Why Wheat and Gluten Free?
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For many people being wheat intolerant or having a gluten allergy has become a part of life. This can create a problem when purchasing food as much of our pre-made food contains wheat and gluten grains. Luckily food producers and many cafes are now catching on and offering wheat and gluten-free alternatives on their menus. Below is information on understanding the difference between an allergy and intolerance and a guide to alternative flours and grains.
Allergies and Food Intolerances
Allergies and food intolerances have become more common in recent years. True allergies are rare and are the result of the immune system overreacting to a harmless particle in food. This triggers an immune response which can result in a mild rash, wheezing, and diarrhea to more serious conditions such as eczema or asthma. An allergic reaction usually happens within 1-4 hours of an offending food being eaten. Foods that commonly produce an allergic reaction are;
* Cow's milk and dairy products
* Wheat and gluten
* Pork - bacon, ham
* Seafood - especially shellfish
* Nuts - especially peanuts
* Citrus - oranges, lemons
* Soy products
* Food additives - colourings, flavour enhances, nitrates, preservatives etc.
Food IntoleranceFood intolerance is different from an allergy because it does not involve the immune system. For some reason the body is incapable of digesting a certain food/s. Though temporary, it can be hard to pin point the food/s involved because it can have a delayed reaction, unlike allergies which present themselves soon after an allergenic food is eaten. Food intolerance can result when the body does not have the enzymes to digest a food for example cow's milk for some people or the enzymes for a food are exhausted from its over-consumption. E.g. wheat can easily be consumed in every meal every day; wheat cereal for breakfast, wheat sandwich for lunch, crackers and cheese for a snack and pasta for dinner. The symptoms of food intolerance are digestion related including bloating, gas, stomach cramps, nausea, diarrhea, lack of energy, skin rashes and nutrient mal-absorption. Food intolerances can be avoided by eating a varied diet.
Wheat is found in bread, pasta, cereals, cookies, cakes, pastries, crackers, couscous, bulghur wheat and semolina.
Alternative flours to wheat* Rye flour is heavy and dense with a strong flavour and can be used for baking bread.
* Oat flour is dense and moist, and can be added to cakes and muffins for extra texture.
* Barley flour can be substituted for wheat flour but is heavier so is best for heavy fruit cakes and slices.
* Spelt flour can be used the same as wheat to make bread, cakes, cookies, pastries etc
Note: when using an alternative flour the texture and lightness of the end result may be different than when using wheat.
Spelt (also known as Dinkel) is an ancient grain from the same botanical family as wheat. It can often be tolerated by people with a wheat allergy or intolerance due to its lower gluten content. It also contains more protein and essential fats than wheat, hence giving it a nuttier flavour and moister texture. Spelt is available from health food stores and some supermarkets and can be used in the same way as wheat in cooking with similar result.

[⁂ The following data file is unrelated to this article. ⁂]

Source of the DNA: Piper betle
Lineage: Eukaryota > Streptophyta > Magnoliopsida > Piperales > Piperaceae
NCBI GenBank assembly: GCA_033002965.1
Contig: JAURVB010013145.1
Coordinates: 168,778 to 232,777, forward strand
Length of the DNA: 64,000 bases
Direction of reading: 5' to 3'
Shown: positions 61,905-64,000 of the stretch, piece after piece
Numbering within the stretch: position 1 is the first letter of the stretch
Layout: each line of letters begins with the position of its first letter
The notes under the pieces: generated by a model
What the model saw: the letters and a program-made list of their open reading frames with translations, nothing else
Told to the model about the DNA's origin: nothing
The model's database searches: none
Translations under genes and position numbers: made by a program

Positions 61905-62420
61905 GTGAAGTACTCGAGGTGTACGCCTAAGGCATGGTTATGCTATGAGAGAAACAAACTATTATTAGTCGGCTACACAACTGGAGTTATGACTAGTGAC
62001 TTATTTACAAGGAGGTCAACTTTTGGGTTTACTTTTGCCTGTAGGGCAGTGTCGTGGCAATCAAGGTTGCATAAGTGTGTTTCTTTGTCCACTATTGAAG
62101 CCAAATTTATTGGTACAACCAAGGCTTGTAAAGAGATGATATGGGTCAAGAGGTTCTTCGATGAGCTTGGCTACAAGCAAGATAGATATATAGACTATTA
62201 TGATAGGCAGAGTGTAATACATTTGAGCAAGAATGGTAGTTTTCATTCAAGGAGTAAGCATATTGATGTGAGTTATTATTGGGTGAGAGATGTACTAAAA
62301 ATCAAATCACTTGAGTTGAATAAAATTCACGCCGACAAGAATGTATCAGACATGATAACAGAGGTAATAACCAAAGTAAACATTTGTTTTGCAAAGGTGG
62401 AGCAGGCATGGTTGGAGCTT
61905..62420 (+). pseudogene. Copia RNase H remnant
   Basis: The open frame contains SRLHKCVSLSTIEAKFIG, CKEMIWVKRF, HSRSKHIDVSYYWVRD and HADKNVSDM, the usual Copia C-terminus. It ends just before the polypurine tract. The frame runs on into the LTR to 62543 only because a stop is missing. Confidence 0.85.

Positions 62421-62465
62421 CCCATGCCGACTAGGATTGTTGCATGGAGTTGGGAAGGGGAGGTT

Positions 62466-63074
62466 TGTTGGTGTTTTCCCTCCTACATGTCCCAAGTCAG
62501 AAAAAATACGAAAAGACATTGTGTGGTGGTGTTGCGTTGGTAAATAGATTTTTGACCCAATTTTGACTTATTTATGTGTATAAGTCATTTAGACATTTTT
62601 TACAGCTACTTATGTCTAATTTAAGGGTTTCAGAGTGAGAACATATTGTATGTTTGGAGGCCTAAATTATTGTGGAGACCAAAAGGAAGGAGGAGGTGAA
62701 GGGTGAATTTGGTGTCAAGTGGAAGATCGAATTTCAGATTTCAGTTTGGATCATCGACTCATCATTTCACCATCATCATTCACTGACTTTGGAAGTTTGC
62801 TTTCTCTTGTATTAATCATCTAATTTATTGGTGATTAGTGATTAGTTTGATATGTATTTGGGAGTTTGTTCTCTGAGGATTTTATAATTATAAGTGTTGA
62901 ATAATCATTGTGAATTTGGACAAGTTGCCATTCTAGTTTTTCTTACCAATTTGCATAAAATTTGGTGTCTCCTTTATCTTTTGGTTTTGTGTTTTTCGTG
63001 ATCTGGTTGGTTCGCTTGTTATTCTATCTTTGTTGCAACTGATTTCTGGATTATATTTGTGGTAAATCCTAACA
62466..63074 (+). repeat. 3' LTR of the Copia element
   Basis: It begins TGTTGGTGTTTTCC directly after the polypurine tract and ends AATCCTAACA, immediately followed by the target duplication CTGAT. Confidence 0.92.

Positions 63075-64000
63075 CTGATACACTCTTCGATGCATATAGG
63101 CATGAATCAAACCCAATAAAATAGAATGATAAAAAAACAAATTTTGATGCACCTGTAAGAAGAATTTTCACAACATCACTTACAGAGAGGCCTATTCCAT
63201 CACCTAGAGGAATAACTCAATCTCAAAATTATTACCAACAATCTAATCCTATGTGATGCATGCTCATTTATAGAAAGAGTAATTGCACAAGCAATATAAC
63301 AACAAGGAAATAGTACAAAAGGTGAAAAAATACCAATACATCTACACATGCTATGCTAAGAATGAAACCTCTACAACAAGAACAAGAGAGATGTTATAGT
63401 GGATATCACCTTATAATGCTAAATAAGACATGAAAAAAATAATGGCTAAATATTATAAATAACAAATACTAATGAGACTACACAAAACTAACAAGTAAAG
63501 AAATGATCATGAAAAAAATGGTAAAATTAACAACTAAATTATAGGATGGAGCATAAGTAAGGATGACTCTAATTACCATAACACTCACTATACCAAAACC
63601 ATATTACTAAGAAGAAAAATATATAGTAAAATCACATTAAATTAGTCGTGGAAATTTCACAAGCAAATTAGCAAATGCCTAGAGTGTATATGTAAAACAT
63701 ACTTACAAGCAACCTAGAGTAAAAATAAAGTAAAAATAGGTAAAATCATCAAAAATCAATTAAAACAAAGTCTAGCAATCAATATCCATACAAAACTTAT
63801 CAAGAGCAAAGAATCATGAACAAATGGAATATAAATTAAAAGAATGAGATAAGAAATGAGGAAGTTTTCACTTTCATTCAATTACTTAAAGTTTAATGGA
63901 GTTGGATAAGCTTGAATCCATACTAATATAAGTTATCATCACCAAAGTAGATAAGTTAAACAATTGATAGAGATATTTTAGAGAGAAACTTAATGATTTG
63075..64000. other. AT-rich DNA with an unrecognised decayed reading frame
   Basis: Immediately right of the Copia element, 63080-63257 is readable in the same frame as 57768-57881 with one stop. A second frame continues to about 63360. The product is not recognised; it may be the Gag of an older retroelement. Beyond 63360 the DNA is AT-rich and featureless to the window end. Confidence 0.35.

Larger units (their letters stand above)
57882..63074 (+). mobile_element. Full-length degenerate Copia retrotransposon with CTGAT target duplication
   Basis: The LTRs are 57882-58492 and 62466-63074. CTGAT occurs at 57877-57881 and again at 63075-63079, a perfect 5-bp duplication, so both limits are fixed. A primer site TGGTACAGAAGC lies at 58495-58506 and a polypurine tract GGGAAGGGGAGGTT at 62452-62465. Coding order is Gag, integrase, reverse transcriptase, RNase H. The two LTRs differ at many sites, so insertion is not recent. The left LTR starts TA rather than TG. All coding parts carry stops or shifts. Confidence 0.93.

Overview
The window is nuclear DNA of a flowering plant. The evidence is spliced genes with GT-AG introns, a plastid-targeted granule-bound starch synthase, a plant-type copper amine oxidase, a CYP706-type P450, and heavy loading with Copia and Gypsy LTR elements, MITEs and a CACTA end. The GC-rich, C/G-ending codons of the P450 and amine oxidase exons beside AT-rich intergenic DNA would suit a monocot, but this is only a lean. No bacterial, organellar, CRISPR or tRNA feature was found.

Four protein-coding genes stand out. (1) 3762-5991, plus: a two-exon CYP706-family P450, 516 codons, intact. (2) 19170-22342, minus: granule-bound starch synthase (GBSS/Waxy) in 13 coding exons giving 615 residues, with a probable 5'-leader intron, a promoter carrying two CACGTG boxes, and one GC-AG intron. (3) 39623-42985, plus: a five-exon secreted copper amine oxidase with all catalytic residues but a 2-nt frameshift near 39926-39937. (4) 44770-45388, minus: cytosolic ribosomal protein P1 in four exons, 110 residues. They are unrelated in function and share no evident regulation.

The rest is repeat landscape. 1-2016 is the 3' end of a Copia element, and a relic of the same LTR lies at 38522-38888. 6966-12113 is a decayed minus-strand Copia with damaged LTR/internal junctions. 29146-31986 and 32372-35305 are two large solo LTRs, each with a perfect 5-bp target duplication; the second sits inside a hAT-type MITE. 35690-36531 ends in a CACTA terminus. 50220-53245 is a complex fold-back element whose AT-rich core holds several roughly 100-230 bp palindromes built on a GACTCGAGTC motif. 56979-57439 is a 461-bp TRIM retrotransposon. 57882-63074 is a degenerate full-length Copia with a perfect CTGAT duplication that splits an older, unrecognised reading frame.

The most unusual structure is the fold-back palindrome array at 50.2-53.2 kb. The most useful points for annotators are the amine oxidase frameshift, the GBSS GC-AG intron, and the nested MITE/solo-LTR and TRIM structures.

Gluten is a protein found in wheat, rye, barley and oats. It creates elasticity and lightness in bread and holds together cakes and biscuits. For some people gluten can aggravate celiac disease. In celiac disease the microvilli of the small intestine have been damaged. Microvilli are small finger like tendrils that absorb nutrients from food increasing the absorption area of the small intestine to the size of a rugby field. When they are damaged nutrient deficiencies can occur resulting in frequent illness. Other symptoms include weight loss, low energy, digestive problems, stomach cramps and foul smelling stools.
Gluten-free flours* Rice flour for sweet cookies and pie crusts. It tends to make a drier product so use 7/8 cup to every cup of wheat flour in a recipe.
* Buckwheat flour has a strong flavour. It is good for pancakes and crepes.
* Potato flour contributes moisture so mix with dry flours such as rice or cornmeal.
* Chickpea flour adds protein and texture and is quite crumbly. Use in savoury recipes and for thickening sauces.
* Cornmeal and polenta absorb a lot of water so will require extra liquid. Good for making corn bread and pizza bases.
* Ground nuts; almonds, hazelnuts, chestnuts etc. add moisture and increase the protein content but can be quite expensive.
Gluten-free Flour mix - 200g potato flour, 200g corn flour (corn starch), 100g rice flour, 100g chickpea flour - sift together 3 times to thoroughly combine. Store in an airtight container and use within one month.
Gluten-free baking powder - sift together 1 part cream of tartar, 1 part baking soda, 1 part corn flour or arrowroot
Rice - brown, white, jasmine, basmati, arborio (risotto rice)
Millet, buckwheat and quinoa - wash and cook the same as rice for 20 minutes.
Polenta - Bring 1 litre water to a gentle simmer and pour in 1 cup polenta. Simmer for 20 minutes stirring frequently to prevent sticking.
This article is by our friend and local food heroine - Nicola Galloway, Author of the beautful book:
Feeding Little Tummies by Nicola Galloway